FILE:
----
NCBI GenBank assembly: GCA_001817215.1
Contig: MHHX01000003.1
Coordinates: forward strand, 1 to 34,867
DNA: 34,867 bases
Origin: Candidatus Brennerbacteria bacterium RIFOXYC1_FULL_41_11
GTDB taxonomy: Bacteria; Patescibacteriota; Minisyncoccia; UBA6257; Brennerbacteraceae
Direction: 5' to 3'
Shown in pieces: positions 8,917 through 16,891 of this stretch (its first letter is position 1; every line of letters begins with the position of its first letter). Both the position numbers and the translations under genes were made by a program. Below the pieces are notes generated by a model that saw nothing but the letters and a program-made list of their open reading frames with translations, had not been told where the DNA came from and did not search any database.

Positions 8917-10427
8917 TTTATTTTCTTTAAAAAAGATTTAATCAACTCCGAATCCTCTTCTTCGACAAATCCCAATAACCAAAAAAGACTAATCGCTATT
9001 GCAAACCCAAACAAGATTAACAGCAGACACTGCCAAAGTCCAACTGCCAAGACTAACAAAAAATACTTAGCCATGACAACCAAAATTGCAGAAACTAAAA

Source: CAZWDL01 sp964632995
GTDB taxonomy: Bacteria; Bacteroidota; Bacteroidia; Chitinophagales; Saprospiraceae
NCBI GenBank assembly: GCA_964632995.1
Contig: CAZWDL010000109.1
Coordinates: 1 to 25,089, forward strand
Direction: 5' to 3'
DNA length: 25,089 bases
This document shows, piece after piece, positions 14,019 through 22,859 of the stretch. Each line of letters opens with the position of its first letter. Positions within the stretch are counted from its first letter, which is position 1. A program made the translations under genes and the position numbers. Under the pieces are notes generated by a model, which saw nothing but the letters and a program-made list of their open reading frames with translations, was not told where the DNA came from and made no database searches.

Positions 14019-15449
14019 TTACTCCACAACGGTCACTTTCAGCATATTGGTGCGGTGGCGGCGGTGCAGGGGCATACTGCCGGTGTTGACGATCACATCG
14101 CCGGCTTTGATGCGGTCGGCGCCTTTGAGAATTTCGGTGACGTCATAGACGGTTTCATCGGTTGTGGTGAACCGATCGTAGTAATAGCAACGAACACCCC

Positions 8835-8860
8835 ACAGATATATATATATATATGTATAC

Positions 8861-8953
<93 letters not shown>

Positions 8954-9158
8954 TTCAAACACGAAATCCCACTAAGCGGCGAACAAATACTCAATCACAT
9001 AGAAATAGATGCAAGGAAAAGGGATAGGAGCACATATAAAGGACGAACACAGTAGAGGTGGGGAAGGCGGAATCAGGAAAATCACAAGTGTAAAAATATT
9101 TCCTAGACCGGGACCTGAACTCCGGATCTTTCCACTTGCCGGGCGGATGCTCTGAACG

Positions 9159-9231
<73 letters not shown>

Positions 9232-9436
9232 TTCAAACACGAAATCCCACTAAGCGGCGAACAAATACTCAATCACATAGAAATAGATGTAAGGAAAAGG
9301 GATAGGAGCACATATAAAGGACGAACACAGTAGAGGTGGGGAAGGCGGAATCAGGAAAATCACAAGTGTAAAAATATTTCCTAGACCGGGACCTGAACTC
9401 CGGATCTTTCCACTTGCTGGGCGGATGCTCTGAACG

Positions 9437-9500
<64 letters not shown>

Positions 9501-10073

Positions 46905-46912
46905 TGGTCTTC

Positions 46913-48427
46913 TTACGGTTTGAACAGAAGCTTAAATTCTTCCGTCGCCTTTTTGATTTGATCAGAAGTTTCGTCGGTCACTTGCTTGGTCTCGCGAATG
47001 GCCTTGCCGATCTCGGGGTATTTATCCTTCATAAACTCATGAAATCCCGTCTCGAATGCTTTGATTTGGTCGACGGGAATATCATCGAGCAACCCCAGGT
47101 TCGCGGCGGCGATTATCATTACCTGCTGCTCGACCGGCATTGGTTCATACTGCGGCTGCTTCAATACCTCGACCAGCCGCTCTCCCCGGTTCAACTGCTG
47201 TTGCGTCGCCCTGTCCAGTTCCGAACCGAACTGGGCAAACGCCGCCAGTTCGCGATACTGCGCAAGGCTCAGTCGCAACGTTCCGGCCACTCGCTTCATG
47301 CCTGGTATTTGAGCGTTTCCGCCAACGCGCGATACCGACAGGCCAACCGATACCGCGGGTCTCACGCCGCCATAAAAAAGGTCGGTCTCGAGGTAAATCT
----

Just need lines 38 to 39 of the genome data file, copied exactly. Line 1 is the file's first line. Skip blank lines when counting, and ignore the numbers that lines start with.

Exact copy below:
<64 letters not shown>

Positions 9501-10073